Starburst mirrors are so chic in metallics and I'm really loving gold accents lately. I wanted to create something for our bedroom that replaced an old art piece that wasn't really working and that also added more light to a dark corner in that space. I kind of held my breath while I was working on this, because I honestly wasn't sure if it was going to look really handmade or not. I was thrilled with the end result once I had it hung. It's just become of of my favorite finished projects!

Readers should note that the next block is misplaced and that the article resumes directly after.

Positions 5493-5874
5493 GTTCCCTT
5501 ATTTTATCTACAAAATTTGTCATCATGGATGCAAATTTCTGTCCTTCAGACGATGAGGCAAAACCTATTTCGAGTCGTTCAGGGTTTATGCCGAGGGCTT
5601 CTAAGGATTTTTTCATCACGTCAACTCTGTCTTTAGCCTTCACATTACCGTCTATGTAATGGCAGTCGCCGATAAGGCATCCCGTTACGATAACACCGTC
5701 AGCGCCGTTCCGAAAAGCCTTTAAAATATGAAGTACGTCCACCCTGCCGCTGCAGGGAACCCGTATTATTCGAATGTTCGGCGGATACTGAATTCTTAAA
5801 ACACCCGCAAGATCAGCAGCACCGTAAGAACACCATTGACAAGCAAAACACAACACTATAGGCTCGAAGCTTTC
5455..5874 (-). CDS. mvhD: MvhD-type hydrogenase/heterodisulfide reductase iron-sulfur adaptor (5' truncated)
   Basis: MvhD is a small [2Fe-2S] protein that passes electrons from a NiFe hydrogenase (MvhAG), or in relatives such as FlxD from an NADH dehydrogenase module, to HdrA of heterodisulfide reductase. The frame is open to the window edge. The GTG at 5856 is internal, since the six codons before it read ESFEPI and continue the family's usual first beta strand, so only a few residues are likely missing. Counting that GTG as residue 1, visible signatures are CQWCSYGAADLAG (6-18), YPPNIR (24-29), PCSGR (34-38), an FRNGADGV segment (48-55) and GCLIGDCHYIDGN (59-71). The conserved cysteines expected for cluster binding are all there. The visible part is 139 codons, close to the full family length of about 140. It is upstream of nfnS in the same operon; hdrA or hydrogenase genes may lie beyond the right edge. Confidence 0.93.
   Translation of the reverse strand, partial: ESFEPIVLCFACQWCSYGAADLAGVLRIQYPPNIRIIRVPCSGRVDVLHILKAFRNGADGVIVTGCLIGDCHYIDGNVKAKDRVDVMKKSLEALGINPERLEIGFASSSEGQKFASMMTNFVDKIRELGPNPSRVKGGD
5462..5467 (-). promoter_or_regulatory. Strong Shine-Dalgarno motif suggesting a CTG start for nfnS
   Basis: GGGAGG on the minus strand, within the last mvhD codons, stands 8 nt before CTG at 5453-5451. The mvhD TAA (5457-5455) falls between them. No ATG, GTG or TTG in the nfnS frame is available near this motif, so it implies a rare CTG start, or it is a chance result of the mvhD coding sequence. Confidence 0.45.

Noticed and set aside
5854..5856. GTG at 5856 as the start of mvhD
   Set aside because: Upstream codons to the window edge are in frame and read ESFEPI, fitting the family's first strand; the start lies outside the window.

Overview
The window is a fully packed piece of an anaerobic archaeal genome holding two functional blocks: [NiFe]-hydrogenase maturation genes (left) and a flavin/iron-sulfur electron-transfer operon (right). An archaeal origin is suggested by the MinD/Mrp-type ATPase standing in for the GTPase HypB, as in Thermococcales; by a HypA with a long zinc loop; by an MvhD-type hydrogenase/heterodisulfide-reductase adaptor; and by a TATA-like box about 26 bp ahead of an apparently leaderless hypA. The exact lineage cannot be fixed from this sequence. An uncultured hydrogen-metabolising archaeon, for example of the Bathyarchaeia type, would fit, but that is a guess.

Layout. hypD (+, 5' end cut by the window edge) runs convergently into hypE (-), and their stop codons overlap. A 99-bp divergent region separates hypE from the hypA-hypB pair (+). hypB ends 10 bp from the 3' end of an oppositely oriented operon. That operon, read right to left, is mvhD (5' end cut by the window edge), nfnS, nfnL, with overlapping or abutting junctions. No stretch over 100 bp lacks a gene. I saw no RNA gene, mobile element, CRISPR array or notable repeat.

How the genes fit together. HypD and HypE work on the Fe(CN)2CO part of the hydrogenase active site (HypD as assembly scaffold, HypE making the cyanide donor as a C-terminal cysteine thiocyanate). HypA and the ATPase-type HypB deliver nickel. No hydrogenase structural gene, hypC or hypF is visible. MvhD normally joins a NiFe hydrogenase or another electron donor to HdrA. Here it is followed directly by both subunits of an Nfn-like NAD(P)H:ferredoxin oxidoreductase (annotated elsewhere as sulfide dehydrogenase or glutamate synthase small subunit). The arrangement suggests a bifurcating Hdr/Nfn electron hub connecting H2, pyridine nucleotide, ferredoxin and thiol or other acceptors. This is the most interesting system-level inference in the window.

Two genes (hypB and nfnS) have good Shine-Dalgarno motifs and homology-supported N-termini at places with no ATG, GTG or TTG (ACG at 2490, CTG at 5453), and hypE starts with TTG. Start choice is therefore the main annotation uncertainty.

1. Supplies: 1 pack of contractor shims, 12" diameter circular cut of wood (found at Lowe's), 14" circular mirror (found at Michael's), gorilla glue, hot glue gun and glue (not shown), two clamps or heavy books, hook for back of mirror, primer and spray paint in your choice (I used a standard primer, and I recommend Valspar's Metallic paint for a great top coat), painter's tape and paper to cover the mirror when you spray, cardboard to keep your workspace safe, hammer for attaching hook to wood. 2. First hammer your hook to the back of your wood about 1" below the edge. Then generously spread gorilla glue around the opposite side of your wood and center it on the back of your mirror. You should have about 1" overhang from your mirror. 3. Split your shims. I just stepped down on the small part so that the outer edge of my foot was centered on the shim and pulled up. The shims usually split in the same natural spot giving me one shorter and one longer piece. Some pieces were a clean snap, and others were a bit splintered. Trim the splinters down with scissors or by scraping them on the ground. Sort into two piles—one short and one long. If you get medium sized pieces, make a pile for them. This will help when you're gluing them on. 4. Start gluing the shims down to the back of the mirror with the splintered pieces facing in, so they won't show. I suggest gluing down your shorter pieces first almost spaced evenly around the mirror and then adding longer sizes on top of them. This will look best when you have it hanging. Fill in the gaps so that there are 2-3 pieces layered as shown above. 5. Your back side will look like this when you're finished. Kind of messy but it won't be seen. Make sure your shims don't reach higher than 3 layers or they'll cause the mirror to be lopsided when it hangs, as it won't sit flush with the wood backing. You can extend shorter pieces out so long as there isn't a hole where the splintered end will show through from the front. 6. If you'd like more of a beach vibe, paint about 1/4 or 1/3 of the shims white or some other color before your glue them down and spread them out. 7. Tape some paper down on top of your mirror and carefully cover the edges with painter's tape. Don't cover your shims or they'll have bare spots when you spray paint. Go for an all white vibe with primer and a layer of white for a crisp look. 8. Or add a metallic for something warmer. I love the way the Valspar metallic ended up, because it's so thick and really pigmented to shine. Remove your tape after it's completely dried and hang carefully. NOTE: Use caution when flipping or hanging your mirror as the shims may be easily knocked off if not secured well. It ended up being about 26" in diameter which makes it plenty substantial to hang on a wall by itself without feeling like it's floating. It would look lovely over a mantle or above an end table in your living room. Try it without splitting your shims to get an even larger finished piece. It's another inexpensive way to brighten your home on a budget! –Rachel